The Hundred in the Hands, ‘Red Night’ – Album Review
You probably know Forever 21, the mega successful disposable fashion chain filled to the brim with imitation designer clothes. With ‘Red Night,’ the Hundred in the Hands try to balance the chic and the cheap, but like a shirt from that notorious retailer, it falls apart after a couple wears.
The second studio album by Eleanore Everdell (vocals and keys) and Jason Friedman (guitars and programming) wears its influences strongly. Elements of early Florence + the Machine are here, but Everdell cannot carry a song like Welch does; the dancier tracks are like LCD Soundsystem without the goofy sense of humor; the aggressive cuts like the Knife, but where the Swedish band experimented with abandon, ‘Red Night’ comes off as derivative and listless — though there are moments of glory.
Opener ‘Empty Stations’ builds up a soft Explosions in the Sky swell before charging into an electro-operatic chorus, Everdell’s ultra-produced vocals echoing and tense. But just as the album gathers momentum, it calms down with ‘Recognize,’ all swaying and somber with intricate guitar work reminiscent of Dirty Projectors , followed by a cathartic second half. While they won’t be praised for inventive lyricism, Everdell’s vocals soar in the roaring, thumping ‘Come With Me.’
While the Hundred in the Hands are clearly nocturnal, the title track is tragically somnambulant: You might call it experimental, but a better word might be uninteresting, as Everdell mumble-sings about falling in love over a droning, draining beat. ‘Keep It Low’ is a wake up, a caffeinated single-to-be that deserves a fist pump or five. Less exciting is ‘SF Summer,’ ostensibly about a California city and languid in vocals and production, with Everdell describing fog and worrying about missing New York.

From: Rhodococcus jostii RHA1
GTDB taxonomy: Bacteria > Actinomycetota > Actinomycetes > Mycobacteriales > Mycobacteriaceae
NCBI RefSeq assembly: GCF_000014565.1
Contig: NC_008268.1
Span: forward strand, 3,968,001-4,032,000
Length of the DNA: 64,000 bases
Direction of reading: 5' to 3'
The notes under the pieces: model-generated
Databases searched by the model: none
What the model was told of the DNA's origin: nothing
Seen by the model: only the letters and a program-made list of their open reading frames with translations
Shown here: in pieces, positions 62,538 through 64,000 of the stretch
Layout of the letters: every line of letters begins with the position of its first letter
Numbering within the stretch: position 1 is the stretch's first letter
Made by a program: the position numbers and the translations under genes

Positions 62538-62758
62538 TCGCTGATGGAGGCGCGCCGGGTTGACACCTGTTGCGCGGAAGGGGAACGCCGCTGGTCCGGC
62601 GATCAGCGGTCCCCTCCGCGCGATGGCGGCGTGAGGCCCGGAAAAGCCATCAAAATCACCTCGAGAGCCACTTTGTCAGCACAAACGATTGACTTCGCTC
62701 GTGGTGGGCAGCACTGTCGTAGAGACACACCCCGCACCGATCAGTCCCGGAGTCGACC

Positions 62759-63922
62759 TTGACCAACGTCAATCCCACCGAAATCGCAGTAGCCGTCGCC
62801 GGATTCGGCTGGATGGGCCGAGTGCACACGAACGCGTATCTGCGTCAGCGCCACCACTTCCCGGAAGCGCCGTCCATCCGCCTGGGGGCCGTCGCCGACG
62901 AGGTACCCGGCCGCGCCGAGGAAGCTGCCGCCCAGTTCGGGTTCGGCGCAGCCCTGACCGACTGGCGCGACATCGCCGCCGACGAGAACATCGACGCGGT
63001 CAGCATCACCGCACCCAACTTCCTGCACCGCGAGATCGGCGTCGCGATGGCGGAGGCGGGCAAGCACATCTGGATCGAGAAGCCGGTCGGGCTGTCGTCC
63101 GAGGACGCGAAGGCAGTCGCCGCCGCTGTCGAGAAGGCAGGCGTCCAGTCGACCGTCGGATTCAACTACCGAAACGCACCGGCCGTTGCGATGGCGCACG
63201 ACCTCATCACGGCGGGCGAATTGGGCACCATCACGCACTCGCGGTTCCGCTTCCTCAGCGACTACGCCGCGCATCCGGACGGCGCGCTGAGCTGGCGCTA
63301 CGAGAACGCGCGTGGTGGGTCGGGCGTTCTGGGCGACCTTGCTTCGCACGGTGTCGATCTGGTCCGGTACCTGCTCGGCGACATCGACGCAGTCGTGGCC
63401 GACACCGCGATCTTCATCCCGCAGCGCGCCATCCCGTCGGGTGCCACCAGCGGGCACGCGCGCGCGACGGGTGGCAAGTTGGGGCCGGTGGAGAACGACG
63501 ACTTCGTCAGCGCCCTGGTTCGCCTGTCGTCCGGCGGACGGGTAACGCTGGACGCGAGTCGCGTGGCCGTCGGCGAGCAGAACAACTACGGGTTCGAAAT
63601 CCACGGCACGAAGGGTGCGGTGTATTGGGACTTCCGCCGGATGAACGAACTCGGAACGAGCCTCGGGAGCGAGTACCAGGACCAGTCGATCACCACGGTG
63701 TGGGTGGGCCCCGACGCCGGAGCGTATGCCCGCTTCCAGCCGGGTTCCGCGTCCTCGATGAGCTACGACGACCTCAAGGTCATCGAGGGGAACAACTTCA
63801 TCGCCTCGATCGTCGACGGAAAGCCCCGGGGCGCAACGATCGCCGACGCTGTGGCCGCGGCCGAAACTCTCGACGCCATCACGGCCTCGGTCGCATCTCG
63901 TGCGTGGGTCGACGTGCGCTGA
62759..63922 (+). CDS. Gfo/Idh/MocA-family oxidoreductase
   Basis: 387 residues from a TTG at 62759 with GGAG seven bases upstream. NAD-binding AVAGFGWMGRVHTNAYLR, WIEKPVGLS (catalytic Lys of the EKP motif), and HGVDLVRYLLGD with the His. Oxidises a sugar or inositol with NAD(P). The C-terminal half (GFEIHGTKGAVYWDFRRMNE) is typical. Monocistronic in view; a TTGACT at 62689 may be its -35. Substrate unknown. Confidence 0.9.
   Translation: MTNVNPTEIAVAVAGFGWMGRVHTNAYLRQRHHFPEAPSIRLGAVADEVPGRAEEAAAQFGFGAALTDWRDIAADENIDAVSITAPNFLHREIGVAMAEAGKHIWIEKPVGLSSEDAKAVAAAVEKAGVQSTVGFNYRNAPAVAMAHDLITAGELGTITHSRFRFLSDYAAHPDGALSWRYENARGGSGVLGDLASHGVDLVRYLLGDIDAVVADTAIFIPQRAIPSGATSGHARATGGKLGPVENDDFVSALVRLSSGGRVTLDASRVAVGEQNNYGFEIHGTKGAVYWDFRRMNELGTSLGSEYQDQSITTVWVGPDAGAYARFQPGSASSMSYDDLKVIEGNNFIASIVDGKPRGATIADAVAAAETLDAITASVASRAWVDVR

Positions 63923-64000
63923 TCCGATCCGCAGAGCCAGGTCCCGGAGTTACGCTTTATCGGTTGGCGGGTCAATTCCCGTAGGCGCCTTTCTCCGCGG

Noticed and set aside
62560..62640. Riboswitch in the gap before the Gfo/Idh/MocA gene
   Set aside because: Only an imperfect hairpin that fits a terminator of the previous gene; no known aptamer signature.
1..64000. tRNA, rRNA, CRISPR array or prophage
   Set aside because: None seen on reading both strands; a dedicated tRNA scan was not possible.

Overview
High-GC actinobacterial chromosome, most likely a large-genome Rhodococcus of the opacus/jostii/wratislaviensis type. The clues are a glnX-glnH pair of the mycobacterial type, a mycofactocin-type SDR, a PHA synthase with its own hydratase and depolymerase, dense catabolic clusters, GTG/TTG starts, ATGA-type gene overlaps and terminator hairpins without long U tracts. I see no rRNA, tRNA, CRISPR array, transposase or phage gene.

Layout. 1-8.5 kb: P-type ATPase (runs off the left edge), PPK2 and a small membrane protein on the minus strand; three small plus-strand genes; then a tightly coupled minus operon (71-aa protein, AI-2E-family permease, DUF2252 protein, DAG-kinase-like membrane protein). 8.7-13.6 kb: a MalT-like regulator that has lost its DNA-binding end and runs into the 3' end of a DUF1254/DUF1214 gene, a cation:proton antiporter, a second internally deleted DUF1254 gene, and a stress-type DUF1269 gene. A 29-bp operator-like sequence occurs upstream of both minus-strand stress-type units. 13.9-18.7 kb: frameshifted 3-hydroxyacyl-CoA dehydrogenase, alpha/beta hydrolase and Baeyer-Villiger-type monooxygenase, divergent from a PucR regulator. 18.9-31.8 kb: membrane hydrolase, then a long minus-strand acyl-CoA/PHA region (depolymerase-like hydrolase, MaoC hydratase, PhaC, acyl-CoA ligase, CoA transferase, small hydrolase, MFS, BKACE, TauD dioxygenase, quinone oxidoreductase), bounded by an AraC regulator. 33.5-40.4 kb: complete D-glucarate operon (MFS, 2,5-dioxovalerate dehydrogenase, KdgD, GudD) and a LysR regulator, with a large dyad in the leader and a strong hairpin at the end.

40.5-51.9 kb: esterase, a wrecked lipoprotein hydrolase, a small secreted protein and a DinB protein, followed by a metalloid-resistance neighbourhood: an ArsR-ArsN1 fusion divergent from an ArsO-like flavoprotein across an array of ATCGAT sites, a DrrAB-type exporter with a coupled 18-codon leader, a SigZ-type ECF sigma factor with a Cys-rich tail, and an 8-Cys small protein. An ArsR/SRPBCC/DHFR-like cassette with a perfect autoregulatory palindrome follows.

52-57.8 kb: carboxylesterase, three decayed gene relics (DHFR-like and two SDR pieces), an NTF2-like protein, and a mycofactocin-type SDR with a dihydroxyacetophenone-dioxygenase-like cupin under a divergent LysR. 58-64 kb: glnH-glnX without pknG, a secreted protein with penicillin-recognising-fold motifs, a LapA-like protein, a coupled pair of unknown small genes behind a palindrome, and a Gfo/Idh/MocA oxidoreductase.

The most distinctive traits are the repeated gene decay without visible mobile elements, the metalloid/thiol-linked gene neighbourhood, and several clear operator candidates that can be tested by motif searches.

The latter half of the album finds the Hundred and the Hands trying out the dream pop garb: Imagine Beach House if they were vampires. ‘Faded’ is stylish but not thick enough to sink your fangs into, while album standout ‘Tunnels’ is crunching and cathartic, with Everdell’s vocals layered and looped upon themselves, while Friedman’s production is pushing in and pulling away at the all the right points. The long, dreamy, ‘Stay the Night’ doesn’t have nearly the same tautness, though ‘Lead in the Night’ captures some starry evening glimmer.
This is the sophomore album of a young band, and allowances might need to be made. If the Hundred in the Hands discover their own sound (and maybe don’t include ‘night’ in the title of almost every song), they could be on to something alive.